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Here is what I emailed back to Rene, with a few additions and modifications, to make it  more useful for You.  It was interesting to review what I have done over the years to create, sustain and build my business, and how much it does take!  I realized this list could be valuable to just about anyone pursuing creative entrepreneurship…and entrepreneurship is always creative!

Hello Rene,

Here are my recommendations:

  • Get a good Website, absolutely, to share and showcase your work.
  • Start a Blog, focusing on the kind of work you would like to do, etc.
  • Network with Interior Designers and Architects, as well as Painters, Paint Stores, and others in the Building/Built Environment field.
  • Take an entrepreneurship or business class, or whole program, and put together a Business Plan.
  • Have a selection of good-sized Samples, depicting your strengths, and the kind of work you most like to do, most want to do, and from which you think you will get the most business.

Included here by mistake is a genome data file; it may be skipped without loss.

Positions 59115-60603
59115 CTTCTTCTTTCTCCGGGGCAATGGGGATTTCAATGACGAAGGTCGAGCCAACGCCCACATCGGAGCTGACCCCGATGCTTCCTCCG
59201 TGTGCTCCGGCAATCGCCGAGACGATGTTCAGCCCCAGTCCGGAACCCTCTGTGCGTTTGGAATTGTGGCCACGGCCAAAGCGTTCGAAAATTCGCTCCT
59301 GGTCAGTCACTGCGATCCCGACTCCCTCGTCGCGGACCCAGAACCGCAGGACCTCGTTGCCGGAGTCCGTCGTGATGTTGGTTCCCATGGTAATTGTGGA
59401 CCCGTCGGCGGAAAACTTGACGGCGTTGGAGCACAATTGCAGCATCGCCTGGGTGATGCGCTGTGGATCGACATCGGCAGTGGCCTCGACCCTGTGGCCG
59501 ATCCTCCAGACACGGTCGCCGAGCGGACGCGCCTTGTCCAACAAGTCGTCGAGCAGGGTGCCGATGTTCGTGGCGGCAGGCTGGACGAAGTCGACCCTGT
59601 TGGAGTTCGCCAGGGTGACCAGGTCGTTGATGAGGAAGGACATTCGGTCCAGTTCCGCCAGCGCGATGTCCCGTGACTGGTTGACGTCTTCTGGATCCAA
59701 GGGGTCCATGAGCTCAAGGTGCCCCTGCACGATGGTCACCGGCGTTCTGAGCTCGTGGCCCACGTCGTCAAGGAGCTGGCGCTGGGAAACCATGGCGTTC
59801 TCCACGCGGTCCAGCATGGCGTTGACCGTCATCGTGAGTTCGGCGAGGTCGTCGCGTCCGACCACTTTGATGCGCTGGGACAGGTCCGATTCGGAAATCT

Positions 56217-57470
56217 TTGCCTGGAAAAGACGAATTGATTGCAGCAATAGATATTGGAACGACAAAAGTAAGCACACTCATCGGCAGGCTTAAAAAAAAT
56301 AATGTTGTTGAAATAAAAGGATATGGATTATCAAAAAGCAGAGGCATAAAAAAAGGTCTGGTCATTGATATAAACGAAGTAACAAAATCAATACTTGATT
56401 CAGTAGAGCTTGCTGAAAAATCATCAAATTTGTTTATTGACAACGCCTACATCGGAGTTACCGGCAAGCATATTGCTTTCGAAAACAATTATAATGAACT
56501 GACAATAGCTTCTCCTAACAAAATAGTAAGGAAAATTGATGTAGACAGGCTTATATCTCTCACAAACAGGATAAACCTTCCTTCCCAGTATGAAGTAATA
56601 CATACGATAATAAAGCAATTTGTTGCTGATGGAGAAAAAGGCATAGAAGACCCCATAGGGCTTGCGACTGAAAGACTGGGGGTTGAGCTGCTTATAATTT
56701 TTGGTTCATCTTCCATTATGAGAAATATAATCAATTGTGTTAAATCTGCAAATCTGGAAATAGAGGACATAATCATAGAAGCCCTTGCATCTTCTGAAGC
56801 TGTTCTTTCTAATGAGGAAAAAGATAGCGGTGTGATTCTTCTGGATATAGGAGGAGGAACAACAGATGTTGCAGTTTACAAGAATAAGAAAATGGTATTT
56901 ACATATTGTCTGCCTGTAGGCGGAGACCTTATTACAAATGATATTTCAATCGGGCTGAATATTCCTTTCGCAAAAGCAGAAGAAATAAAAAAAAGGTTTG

• Create brochure, and a postcard, as well as a business card to go with your Site…they should all work together, as your business Visual Identity.
  • Start an email newsletter, and start building your Mailing List.
  • Put your card and brochure in Local Paint Stores.
  • Selectively, Do Some High Profile Work, at a Reduced,  or no Cost, for 1-3 Clients…to get your name out there, and showcase your skills and abilities. Have a party to celebrate it, at the job site if you can, when completed.
  • Follow “Seth Godin for rich, daily doses information and inspiration. You can research his work  through Google/Facebook. Sign up to receive his daily blog posts in your email inbox.
  • Don’t get discouraged. Do something to grow your business every day, and keep plugging!

 

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Here is how Rene responded:

Hello Debra ,